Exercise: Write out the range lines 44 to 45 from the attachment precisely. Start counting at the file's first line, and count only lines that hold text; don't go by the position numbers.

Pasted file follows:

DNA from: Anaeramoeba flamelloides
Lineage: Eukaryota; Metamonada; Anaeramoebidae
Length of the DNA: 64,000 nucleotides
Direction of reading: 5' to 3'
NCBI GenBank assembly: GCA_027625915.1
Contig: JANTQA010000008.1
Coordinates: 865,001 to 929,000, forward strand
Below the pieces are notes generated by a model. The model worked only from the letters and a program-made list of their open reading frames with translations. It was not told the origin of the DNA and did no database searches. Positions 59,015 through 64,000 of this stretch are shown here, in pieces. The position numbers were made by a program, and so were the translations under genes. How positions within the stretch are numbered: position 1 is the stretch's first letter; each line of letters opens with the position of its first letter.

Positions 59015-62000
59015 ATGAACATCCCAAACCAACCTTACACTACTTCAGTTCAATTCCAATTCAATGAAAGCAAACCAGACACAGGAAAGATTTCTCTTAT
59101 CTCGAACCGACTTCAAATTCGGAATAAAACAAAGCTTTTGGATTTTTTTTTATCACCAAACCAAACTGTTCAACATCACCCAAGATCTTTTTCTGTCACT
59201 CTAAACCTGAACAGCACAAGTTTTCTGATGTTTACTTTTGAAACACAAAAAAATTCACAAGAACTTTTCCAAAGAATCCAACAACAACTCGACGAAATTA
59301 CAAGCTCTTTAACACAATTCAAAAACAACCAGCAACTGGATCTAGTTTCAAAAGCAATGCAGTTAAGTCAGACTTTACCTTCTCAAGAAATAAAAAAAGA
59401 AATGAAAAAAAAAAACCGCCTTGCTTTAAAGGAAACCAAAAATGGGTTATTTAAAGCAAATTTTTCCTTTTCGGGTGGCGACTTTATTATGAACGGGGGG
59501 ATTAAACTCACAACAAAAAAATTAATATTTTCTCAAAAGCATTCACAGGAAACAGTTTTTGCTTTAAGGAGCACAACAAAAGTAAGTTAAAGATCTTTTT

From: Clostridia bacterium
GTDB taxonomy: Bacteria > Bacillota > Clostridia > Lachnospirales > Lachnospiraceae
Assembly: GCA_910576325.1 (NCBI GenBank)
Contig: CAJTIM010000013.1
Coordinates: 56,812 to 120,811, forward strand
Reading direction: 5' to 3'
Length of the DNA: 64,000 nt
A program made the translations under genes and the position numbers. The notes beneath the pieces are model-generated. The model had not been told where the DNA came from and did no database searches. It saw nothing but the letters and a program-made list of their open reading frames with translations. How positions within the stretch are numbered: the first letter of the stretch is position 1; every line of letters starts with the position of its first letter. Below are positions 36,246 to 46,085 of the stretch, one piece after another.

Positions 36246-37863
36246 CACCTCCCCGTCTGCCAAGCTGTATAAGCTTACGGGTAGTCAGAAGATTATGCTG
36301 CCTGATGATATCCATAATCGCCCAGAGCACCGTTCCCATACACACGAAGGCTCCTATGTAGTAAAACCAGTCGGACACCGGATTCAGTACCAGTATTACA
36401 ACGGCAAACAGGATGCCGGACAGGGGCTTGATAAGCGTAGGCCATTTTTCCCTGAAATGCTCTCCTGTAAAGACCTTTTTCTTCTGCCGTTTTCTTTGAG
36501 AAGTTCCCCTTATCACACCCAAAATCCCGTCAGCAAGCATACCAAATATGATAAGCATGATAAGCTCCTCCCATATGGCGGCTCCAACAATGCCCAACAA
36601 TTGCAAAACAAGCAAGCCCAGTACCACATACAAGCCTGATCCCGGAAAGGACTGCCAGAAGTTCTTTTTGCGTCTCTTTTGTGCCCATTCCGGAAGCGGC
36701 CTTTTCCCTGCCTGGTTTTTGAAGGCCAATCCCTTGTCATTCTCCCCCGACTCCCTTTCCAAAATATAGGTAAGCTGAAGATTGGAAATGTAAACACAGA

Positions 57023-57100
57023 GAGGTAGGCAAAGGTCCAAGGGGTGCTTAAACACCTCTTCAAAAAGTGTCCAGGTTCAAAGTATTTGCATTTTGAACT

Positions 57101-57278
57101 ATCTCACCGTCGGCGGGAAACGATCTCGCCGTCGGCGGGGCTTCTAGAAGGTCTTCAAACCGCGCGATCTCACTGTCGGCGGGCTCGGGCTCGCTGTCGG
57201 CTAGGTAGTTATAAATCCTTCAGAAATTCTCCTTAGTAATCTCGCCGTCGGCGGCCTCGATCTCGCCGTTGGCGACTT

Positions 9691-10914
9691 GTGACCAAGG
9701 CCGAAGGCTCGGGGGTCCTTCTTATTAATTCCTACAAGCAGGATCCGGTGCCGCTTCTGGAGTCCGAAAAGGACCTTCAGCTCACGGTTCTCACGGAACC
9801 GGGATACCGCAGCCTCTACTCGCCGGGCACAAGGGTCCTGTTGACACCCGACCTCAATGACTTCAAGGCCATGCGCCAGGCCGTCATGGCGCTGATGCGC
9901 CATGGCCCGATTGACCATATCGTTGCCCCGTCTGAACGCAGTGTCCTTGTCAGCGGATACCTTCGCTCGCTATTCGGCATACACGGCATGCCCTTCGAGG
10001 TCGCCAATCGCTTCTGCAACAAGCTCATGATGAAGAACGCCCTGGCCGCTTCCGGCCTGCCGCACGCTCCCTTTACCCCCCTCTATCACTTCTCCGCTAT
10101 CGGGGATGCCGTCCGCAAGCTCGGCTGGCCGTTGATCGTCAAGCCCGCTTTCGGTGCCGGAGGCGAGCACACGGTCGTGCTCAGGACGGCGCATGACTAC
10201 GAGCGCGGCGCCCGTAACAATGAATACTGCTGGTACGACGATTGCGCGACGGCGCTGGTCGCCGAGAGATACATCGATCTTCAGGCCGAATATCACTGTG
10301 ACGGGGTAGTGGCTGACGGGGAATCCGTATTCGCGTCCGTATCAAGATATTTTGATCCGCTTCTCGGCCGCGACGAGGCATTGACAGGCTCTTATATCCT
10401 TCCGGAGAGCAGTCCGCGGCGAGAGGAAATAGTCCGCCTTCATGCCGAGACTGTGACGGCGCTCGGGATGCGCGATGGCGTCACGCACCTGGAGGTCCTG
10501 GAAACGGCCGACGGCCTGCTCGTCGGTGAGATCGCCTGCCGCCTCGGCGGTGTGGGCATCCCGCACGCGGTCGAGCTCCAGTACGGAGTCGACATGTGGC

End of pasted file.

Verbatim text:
10301 ACGGGGTAGTGGCTGACGGGGAATCCGTATTCGCGTCCGTATCAAGATATTTTGATCCGCTTCTCGGCCGCGACGAGGCATTGACAGGCTCTTATATCCT
10401 TCCGGAGAGCAGTCCGCGGCGAGAGGAAATAGTCCGCCTTCATGCCGAGACTGTGACGGCGCTCGGGATGCGCGATGGCGTCACGCACCTGGAGGTCCTG